teaching philosophyOver the past three years or so, my teaching philosophy has changed and developed based on my experiences in the classroom, my scholarly research interests, and my reflecting on both of these aspects of my life. I’m fairly confident in my beliefs of what makes an effective composition instructor and why I make the pedagogical decisions that I do.

I just have trouble articulating those in a concise way in a typed document.

In grad school, we spent a lot of time discussing teaching philosophies in a couple of my classes. I have drafts that show, really, just how much my philosophies (and abilities to state those philosophies) have progressed since the first and second semester of graduate school. I still remember some of the advice and feedback I got on those earlier versions: make yourself more present, good use of examples, “coaching” might be misread or misinterpreted.

My more recent drafts of my teaching philosophy are accurate. They describe well, I think, what I value most as a composition instructor. Unfortunately, I just feel like my teaching philosophy is missing something. It feels so very incomplete.

I have read a lot of teaching philosophy statements, as well as a lot of advice on how to write one. But I feel like doing this does nothing more than muddle my own ideas and make me question my own practices.

That is not really productive.

Trying to concisely and accurately state my teaching philosophies is important right now, as I’m looking at job openings and trying to make sure that my own portfolio documents are putting my proverbial best foot forward.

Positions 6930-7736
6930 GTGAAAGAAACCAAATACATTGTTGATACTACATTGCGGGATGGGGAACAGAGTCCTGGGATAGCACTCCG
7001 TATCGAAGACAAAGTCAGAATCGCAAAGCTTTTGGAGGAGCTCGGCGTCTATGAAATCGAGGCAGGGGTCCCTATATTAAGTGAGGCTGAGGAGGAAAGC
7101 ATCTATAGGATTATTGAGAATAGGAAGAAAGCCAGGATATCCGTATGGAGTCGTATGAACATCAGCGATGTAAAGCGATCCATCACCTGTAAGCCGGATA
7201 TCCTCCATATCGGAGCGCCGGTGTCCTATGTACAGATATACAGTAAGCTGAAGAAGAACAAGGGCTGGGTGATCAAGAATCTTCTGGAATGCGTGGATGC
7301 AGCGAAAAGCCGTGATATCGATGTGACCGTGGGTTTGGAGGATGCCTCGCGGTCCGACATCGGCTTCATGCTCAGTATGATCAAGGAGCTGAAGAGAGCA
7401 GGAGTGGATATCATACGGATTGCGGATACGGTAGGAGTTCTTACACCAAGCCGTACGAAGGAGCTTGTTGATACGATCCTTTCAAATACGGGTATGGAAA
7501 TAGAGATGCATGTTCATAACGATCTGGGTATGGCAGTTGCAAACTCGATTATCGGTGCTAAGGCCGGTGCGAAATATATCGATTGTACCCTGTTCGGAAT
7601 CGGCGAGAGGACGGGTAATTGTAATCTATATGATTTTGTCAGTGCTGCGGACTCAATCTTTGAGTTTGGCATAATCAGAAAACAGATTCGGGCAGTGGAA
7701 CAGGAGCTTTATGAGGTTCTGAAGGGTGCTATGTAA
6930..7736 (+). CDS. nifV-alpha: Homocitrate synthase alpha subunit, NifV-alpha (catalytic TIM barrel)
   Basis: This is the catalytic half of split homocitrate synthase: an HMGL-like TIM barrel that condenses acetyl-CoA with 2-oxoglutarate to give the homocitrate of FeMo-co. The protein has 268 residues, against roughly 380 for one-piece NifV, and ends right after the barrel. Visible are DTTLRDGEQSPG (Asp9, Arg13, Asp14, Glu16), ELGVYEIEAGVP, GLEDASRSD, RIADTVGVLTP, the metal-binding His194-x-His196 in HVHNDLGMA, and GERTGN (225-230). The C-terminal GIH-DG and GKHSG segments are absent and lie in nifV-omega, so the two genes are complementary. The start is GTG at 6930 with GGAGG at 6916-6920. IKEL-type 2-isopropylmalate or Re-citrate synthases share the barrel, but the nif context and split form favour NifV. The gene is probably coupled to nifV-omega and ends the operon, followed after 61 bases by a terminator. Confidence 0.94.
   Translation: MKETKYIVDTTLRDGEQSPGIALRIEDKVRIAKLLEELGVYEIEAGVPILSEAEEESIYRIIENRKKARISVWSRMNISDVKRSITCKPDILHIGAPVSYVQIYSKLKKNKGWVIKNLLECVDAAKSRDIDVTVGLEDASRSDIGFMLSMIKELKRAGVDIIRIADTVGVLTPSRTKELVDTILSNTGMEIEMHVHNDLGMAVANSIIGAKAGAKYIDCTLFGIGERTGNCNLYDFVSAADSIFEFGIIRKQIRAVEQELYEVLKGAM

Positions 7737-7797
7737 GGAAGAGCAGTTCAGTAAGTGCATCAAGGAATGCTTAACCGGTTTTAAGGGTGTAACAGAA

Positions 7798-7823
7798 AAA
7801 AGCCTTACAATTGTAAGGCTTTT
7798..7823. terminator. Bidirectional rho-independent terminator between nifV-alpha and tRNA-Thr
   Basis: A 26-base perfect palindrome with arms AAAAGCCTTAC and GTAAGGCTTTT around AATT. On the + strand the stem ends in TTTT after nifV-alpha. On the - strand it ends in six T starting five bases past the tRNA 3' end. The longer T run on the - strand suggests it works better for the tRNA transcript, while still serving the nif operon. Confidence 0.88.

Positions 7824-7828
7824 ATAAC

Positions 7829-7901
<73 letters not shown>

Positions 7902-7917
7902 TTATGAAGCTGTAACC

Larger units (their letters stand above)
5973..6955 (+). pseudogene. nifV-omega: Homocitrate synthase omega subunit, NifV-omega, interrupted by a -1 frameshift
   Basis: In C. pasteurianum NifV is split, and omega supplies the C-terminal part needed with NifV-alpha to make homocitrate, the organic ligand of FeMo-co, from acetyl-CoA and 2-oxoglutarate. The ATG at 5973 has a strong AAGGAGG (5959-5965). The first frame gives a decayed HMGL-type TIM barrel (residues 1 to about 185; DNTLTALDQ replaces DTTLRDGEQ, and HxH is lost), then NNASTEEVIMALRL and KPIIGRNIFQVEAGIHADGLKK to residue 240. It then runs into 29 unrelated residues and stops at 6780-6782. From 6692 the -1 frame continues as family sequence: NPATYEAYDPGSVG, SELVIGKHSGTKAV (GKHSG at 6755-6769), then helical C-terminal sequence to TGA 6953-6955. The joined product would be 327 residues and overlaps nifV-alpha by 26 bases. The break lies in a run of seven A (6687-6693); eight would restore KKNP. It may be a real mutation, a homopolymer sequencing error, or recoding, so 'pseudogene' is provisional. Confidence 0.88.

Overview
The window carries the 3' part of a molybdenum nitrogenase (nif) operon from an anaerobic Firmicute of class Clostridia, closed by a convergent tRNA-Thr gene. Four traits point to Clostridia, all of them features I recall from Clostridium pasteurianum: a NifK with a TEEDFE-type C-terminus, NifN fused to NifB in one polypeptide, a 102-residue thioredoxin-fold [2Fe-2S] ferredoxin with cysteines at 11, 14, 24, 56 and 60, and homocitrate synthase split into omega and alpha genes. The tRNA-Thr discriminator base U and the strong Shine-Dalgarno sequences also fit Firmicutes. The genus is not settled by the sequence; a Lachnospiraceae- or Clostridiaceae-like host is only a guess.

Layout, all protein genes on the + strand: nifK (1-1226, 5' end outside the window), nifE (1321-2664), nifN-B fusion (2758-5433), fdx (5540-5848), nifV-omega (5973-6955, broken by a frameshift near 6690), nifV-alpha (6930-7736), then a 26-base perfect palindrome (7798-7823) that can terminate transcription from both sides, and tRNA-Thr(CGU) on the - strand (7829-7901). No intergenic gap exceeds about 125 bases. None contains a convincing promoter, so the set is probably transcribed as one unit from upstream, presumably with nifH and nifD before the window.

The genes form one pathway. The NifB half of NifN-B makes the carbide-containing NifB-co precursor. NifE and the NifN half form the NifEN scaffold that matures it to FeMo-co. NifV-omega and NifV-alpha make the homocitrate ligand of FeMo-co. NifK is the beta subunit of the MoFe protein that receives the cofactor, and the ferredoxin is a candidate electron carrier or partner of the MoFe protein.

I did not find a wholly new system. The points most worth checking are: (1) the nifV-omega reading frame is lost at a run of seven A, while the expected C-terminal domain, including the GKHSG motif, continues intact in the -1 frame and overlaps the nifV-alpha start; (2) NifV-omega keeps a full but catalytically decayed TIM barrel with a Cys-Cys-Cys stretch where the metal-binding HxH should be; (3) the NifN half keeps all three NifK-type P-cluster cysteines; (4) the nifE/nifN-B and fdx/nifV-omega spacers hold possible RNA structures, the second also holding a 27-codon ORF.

But how do we do that in roughly a page of text?

I jokingly told a friend recently that I needed to write out my full philosophy and provide a tl;dr version. When I start thinking about everything I want to include in my statement, it’s hard to decide that I value just a few over the others: teaching for transfer, coaching students to become lifelong learners of writing/language, creating a student-centered classroom, fostering self-assessment strategies, developing a classroom language to discuss writing, honoring students’ rights to their own languages, opening up opportunities for students to access the language of the academy, offering feedback on global (rather than local) issues, creating classroom activities that meet students where they are in the writing development, understanding students’ writing selves, and building on prior knowledge rather than encouraging students to “forget what they know.”

This list is not exhaustive.

I’ve tried to think about the most important of these, the ones that I could not teach without embracing. The difficult thing is, all of these are interdependent on each other. How can I say that just one aspect of my teaching is more important than the others?

It’s one thing, I think, to understand our own teaching philosophies. It’s a much more difficult and challenging thing to articulate them in ways that are productive and meaningful, especially when the end product is a quickly-digested document that’s meant to represent your teaching practices to individuals with no prior experience of who you are.